While I definitely agree with all of your points, I think the meaning of the article is open to interpretation.

      I did not see any indication that healthy food has to taste bad, but instead the word used was “different.” People might have to adjust to the different taste. For example, my family uses a lot of salt in their food, so when I cook without salt, they don’t like it even though I think it’s a lot better than their over-salted food. If salt was considered healthy and I would need to eat it, I would have to adjust to the taste of salty foods and learn to like it, just like the people used to a lifetime of insane amounts of salt having to convert to a lesser intake.

      As for the processed foods, the article seemed to focus on fast food and overly processed food loaded with chemicals, which to me is something like TV dinners or pre-made varieties created for convenience.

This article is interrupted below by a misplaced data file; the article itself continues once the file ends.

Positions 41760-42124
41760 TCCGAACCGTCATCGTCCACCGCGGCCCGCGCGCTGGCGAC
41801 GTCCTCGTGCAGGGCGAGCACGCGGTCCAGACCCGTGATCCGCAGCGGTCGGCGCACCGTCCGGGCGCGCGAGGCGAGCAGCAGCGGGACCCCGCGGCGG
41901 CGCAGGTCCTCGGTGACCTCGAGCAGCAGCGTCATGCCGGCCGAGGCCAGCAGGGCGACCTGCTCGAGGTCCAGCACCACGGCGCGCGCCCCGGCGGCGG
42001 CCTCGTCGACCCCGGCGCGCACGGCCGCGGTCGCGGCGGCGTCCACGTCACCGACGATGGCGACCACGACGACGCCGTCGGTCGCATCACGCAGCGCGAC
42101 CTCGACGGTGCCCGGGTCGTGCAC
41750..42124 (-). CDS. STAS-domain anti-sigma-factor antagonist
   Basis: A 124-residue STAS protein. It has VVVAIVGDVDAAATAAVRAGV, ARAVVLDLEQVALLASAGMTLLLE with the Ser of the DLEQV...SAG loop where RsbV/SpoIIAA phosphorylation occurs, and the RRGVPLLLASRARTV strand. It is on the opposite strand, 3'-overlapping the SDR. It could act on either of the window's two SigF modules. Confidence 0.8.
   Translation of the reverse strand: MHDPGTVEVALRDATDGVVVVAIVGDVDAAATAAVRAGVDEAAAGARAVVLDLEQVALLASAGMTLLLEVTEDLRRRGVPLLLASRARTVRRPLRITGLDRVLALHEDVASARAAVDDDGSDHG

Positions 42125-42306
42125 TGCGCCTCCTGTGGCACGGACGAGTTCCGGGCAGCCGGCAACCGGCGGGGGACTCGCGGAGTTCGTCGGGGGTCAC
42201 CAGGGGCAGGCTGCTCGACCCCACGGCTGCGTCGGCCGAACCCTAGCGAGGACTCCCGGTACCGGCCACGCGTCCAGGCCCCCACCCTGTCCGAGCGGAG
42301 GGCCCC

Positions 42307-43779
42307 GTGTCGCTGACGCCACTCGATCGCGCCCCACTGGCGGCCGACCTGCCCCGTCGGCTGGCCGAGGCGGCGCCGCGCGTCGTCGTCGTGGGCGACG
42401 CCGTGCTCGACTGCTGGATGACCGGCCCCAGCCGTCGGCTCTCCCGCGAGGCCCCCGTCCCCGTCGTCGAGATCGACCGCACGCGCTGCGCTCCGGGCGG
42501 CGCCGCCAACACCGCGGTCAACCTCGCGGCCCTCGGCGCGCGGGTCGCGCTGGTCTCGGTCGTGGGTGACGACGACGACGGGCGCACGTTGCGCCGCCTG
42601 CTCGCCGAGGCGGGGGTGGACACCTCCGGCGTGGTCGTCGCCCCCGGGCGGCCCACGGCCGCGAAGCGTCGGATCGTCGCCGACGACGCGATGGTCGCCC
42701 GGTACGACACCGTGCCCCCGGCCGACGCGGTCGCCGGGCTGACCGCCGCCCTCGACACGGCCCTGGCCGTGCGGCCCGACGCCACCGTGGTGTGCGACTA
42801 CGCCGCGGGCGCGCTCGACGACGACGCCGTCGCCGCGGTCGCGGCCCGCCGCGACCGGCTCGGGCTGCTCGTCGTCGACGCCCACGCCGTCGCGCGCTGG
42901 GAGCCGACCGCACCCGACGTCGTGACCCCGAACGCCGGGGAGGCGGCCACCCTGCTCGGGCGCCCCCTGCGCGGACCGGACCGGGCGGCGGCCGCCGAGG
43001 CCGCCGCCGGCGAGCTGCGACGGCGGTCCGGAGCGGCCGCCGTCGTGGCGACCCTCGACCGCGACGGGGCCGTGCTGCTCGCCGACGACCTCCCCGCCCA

• Taline says:

    Obesity in children has been on a rise once again! I have a 15 month old son and I managed to lose all the baby weight in under 6 months…

    I would take him to the park and run (using my jogging stroller) and I would see all of these overweight kids sitting around and doing nothing. A complete lack of activity! Here I was 30, running to lose weight while trying to manage my son at the same time.

    It amazes me how times have changed. I’m going to try to keep my son as active as possible!

    Great post! 🙂

  • Jean says:

    Yea, in the last few decades, obesity has been on an alarming rise. Even though fitness and healthy living has seen a good bit of popularity in recent years, the obesity problem remains at large. I often worry myself about the preservatives and other chemicals in the food I eat daily. I try to eat fruits and mildly cooked vegetables as much as possible to counter any illeffects of chemicals.

    -Jean